New in 2013 Childnet launched an interactive matrix, www.childnet.com/resources, where you can search for advice and support according to audience and topic.
http://www.digizen.org/cyberbullying. Childnet also offers activities, posters and materials on http://www.kidsmart.org.uk.
EACH (Educational Action Challenging Homophobia):
Provides training to challenge homophobic bullying:
www.eachaction.org.uk. Runs a helpline 0808 1000 143
Offers training and workshops in confronting conflict and hosts the Academy for Youth and Conflict for formal training leading to qualifications for staff http://www.leaplinx.com/.
The Don’t Stick it, Stop It! campaign contains stickers and useful materials, such as line animations and video clips, which can be used for training/awareness purposes
National Youth Agency
Offers a wide range of advice and support in this area, including what to do when a child may disclose a further problem such as domestic violence or neglect. Visit www.nspcc.org.uk.
Information on tackling homophobic bullying
Professionals online safety helpline by UKCCIS
Transforming Conflict: For information on restorative practices and training
Respectme Scotland for useful advice on managing bullying and cyberbullying
Government of Wales Anti-Bullying Guidance, here
TACKLING RACISM POST BREXIT
You will find a list of items you might find useful.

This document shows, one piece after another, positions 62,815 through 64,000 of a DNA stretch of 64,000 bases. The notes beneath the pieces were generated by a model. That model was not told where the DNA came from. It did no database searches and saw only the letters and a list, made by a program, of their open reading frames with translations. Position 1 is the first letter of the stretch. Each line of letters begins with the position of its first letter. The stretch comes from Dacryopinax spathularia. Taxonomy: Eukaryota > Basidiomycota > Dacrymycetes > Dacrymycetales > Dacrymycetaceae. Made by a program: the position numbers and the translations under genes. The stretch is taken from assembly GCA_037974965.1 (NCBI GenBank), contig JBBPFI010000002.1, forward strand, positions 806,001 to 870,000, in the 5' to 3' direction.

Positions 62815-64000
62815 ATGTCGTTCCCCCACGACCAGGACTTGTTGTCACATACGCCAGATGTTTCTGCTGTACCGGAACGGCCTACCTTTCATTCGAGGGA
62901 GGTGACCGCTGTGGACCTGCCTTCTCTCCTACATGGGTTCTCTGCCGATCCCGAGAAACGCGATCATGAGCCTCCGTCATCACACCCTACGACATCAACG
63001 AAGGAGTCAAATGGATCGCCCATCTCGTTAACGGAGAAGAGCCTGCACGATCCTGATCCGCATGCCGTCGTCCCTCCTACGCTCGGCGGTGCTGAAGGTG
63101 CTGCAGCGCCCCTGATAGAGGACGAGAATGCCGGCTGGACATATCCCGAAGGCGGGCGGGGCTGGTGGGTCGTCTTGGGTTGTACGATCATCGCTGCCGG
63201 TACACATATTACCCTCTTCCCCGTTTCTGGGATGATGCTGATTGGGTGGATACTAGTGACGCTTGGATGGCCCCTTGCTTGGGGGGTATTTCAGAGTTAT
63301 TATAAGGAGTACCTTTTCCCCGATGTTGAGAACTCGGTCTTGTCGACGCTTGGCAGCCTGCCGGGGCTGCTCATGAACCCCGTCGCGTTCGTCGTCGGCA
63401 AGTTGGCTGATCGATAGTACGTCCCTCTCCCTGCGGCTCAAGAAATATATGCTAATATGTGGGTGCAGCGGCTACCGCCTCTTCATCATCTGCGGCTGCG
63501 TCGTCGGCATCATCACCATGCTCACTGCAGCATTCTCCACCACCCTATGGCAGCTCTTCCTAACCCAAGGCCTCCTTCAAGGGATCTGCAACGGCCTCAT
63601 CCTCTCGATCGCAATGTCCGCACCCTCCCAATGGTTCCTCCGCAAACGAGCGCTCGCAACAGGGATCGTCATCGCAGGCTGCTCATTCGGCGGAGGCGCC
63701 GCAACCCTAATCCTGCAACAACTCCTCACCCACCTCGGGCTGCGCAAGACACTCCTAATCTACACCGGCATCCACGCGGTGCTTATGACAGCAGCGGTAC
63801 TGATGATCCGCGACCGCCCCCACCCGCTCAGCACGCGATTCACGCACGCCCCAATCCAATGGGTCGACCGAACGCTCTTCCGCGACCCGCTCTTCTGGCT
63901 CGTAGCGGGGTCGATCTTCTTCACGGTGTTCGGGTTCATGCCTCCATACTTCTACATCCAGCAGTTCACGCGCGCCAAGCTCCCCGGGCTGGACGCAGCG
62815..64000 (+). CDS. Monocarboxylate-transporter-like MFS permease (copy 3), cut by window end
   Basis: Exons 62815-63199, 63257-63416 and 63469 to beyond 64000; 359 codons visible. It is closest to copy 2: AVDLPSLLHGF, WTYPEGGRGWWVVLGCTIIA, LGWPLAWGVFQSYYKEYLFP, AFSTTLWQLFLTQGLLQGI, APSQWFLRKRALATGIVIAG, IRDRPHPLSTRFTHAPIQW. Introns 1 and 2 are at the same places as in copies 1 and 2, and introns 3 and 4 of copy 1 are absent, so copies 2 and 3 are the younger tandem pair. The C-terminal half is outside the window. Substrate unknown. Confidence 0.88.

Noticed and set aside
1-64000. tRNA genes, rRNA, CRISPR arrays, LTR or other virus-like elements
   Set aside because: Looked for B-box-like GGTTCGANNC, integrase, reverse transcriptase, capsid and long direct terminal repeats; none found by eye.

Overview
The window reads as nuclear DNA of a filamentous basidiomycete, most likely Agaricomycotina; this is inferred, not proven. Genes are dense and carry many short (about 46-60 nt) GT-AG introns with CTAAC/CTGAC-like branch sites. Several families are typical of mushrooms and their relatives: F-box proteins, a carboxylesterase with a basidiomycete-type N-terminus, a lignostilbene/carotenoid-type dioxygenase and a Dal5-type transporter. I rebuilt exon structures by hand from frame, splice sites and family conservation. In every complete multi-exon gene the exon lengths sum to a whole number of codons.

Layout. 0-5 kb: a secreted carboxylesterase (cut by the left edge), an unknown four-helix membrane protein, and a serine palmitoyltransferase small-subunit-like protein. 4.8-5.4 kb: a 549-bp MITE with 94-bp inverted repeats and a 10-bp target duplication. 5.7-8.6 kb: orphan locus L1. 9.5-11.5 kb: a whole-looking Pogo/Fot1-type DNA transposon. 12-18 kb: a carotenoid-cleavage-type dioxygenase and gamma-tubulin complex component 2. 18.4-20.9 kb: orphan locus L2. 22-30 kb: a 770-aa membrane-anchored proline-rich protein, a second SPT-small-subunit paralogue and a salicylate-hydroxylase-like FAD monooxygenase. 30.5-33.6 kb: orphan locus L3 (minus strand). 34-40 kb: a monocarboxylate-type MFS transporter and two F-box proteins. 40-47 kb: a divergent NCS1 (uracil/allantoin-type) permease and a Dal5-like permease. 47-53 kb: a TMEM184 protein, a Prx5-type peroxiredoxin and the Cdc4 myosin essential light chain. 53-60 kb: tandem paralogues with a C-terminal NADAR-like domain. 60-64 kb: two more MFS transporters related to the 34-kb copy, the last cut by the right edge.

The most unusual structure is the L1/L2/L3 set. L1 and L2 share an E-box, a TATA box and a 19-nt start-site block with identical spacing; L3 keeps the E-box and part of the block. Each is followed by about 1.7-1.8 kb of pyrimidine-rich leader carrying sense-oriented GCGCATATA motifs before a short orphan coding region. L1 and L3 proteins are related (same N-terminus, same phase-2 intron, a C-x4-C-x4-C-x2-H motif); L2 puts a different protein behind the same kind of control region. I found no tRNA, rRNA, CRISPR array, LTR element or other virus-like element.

Bullying and Racism, monitoring and evaluation guide for schools
Equality Act Graphic with thanks to Robin Richardson
Exploring the long journey towards equality
Is this word OK? Activity with students
More resources to address racism in schools
PSED update for schools
Stand up to hatred
Ten Tips to address bullying in schools
This is a refugee
Is it a crime?
No matter how bad bullying can seem, many incidents of bullying are not seen as crimes, so they are not a matter for the police. The best people to deal with cases like these are parents, teachers and other responsibile adults like youthworkers and foster parents.
But some types of bullying are illegal and should be reported to the police.
This includes anything that involves:
Violence or assault
Harassment, intimidation or stalking over some time
Calling someone racist or homophobic names or insults
Sharing inappropriate photos of under age children
Sending abusive or threateneing messages over and over again. (One incident is not normally enough to get a conviction).
Anything that is seen as a hate crime.
What next if you think it is a hate crime?
The Equality Act 2010 makes discrimination unlawful.
Schools (not Independent Schools) are required by law to have a Behaviour Policy that includes how to deal with bullying or an Anti-Bullying Policy within it. BIG Award prefers to see a full Anti-Bullying Policy which is integrated with Acceptable Use of ICT.
CYBERBULYING AND THE LAW here
Although the websites listed here are checked regularly, the constantly changing nature of the internet means that some sites may alter after we have viewed them. BIG is not responsible for, nor does it necessarily endorse, the content of these external websites.